Fetal Ductus Venosus
The findings of recent studies suggest that examination of the ductus venosus waveform at 11-13+6 weeks could have major beneficial implications in screening for Trisomy 21 by maternal age and fetal nuchal translucency (NT). However it is imperative that, as for the NT scan, sonographers undertaking risk assessment by examination of the fetal ductus venosus waveform must receive appropriate training and certification of their competence in performing the ductus venosus scan.
Protocol for the assessment of the ductus venosus
- The gestational period must be 11 to 13+6 weeks.
- The examination should be undertaken during fetal quiescence.
- The magnification of the image should be such that the fetal thorax and abdomen occupy the whole image.
- A right ventral mid-sagittal view of the fetal trunk should be obtained and color flow mapping should be undertaken to demonstrate the umbilical vein, ductus venosus and fetal heart.
- The pulsed Doppler sample volume should be small (0.5-1 mm) to avoid contamination from the adjacent veins, and it should be placed in the yellowish aliasing area which is the portion immediately above the umbilical sinus.
- The insonation angle should be less than 30 degrees. The angle correction tool must be used to show that the angle of flow is Less than 30 degrees.
- The filter should be set at a low frequency (50-70 Hz) so that the a-wave is not obscured.
- The sweep speed should be high (2-3 cm/s) so that the waveforms are spread allowing better assessment of the a-wave.
When these criteria are satisfied, it is possible to assess the a-wave and determine qualitatively whether the flow is positive, absent or reversed
Clinical application of ductus venosus findings The incidence of reversed ductus venosus a-wave is related to NT and CRL as well as aneuploidy, being more common with increased NT and smaller CRL measurements. Therefore it is not possible to give simple numbers by which the presence of normal flow will reduce the risk for Trisomy 21 and the presence of reversed a-wave will increase the risk. It is essential that those adjusting the risk for Trisomy 21 using the finding of tricuspid flow do so with recognized risk calculation software that take into account all the appropriate parameters. The Fetal Medicine Foundation will release such risk calculation software, but will only make it available to sonographers who have been appropriately trained and accredited in the assessment of the fetal ductus venosus wave-form.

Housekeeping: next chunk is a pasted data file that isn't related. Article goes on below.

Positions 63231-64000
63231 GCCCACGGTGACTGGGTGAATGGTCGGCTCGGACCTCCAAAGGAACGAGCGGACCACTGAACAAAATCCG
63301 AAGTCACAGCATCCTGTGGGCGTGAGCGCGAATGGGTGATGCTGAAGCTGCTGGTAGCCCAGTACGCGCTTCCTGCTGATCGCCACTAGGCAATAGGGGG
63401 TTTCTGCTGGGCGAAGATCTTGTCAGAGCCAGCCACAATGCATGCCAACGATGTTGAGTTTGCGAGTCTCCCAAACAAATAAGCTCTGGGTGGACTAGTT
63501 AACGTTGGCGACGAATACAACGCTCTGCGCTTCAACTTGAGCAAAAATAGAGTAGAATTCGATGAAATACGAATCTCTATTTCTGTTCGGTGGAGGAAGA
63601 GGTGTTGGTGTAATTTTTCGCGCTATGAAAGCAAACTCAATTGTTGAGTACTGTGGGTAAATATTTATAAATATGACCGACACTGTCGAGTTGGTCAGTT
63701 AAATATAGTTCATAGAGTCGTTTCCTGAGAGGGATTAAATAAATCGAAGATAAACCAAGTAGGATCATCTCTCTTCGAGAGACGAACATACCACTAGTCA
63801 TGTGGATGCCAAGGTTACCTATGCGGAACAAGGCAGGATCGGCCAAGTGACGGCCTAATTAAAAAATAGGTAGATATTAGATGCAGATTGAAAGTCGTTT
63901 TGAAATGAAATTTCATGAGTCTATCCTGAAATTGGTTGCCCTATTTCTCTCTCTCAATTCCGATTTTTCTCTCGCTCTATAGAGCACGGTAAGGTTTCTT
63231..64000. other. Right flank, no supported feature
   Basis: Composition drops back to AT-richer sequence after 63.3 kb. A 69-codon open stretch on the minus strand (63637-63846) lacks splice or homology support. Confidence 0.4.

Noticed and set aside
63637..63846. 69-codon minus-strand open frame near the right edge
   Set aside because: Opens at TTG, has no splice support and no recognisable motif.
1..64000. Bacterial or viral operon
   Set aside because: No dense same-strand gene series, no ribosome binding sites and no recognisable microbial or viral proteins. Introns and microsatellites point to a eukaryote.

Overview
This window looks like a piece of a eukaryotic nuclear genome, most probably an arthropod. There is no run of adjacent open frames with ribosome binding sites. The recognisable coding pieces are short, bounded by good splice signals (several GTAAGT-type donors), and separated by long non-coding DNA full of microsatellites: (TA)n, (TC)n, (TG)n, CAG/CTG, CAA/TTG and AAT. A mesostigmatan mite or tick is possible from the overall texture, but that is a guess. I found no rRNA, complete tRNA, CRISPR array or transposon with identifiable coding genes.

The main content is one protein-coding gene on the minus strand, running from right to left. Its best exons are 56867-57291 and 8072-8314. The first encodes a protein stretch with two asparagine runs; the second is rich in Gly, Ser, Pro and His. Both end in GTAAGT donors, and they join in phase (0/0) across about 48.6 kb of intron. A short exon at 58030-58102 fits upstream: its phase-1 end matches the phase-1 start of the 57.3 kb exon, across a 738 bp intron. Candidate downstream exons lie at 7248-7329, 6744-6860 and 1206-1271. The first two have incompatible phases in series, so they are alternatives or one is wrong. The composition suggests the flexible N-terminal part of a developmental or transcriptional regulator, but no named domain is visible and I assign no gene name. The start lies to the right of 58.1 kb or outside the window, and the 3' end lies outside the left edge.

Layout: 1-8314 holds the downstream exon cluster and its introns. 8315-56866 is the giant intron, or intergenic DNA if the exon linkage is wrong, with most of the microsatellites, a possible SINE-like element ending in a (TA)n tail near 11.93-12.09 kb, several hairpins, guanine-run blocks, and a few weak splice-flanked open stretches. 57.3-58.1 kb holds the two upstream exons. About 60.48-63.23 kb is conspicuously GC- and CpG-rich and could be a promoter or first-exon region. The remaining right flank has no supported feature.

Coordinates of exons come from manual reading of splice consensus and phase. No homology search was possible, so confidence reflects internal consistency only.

The software firstly calculates a risk based on maternal age, fetal nuchal translucency and maternal serum free ß-hCG and PAPP-A. If the risk is more than 1 in 50 and ductus venosus flow is normal the risk does not change. If the risk is 1 in 50 to 1 in 1,000 and the ductus venosus flow is normal the risk is usually reduced. If there is reversed a-wave the risk is always increased. In addition, there is an increased risk for cardiac defects and therefore such patients should have a follow up specialist fetal cardiac scan.